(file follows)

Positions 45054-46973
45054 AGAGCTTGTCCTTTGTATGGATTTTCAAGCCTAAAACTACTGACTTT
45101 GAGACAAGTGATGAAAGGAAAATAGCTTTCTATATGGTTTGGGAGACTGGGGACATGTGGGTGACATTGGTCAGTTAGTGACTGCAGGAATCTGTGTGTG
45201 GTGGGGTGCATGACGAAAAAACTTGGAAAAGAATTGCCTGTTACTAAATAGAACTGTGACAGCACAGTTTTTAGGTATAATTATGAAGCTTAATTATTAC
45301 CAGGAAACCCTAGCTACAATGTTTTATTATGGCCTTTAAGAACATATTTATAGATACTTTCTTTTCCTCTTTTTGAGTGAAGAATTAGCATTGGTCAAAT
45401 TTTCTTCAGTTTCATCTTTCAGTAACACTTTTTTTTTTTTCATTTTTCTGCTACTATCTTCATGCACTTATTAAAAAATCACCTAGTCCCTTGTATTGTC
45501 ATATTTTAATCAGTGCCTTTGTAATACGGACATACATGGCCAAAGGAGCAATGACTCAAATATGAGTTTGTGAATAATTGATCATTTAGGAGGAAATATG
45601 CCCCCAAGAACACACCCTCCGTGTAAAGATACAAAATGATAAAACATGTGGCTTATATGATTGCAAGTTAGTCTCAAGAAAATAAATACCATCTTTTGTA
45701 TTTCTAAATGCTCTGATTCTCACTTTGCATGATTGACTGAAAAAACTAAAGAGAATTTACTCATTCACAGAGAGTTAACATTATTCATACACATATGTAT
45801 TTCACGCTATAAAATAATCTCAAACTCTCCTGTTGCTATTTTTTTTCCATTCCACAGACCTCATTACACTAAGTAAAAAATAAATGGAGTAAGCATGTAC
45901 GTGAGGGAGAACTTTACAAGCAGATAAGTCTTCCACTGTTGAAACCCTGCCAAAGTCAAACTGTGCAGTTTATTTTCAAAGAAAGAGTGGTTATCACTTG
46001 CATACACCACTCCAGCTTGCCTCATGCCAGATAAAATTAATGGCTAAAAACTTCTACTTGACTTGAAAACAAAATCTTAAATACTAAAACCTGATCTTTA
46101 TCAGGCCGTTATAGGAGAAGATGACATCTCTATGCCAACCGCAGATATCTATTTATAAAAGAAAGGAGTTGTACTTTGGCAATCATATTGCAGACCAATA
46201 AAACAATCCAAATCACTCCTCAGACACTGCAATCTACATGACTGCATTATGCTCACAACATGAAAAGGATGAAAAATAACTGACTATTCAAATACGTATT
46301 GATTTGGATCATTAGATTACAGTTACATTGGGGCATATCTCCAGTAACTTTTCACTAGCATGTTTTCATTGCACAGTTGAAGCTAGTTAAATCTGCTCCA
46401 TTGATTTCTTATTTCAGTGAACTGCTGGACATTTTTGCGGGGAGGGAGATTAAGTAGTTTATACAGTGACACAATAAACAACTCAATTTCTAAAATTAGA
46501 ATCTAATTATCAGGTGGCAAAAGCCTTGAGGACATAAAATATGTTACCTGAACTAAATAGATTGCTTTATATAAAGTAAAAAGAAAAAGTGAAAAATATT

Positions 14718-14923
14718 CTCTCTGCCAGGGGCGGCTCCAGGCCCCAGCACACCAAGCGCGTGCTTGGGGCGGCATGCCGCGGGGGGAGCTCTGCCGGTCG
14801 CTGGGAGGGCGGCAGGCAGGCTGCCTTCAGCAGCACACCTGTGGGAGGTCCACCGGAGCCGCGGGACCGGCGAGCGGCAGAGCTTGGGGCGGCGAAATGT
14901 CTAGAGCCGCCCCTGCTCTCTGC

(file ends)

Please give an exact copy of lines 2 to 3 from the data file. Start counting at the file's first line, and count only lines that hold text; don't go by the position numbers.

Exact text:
45054 AGAGCTTGTCCTTTGTATGGATTTTCAAGCCTAAAACTACTGACTTT
45101 GAGACAAGTGATGAAAGGAAAATAGCTTTCTATATGGTTTGGGAGACTGGGGACATGTGGGTGACATTGGTCAGTTAGTGACTGCAGGAATCTGTGTGTG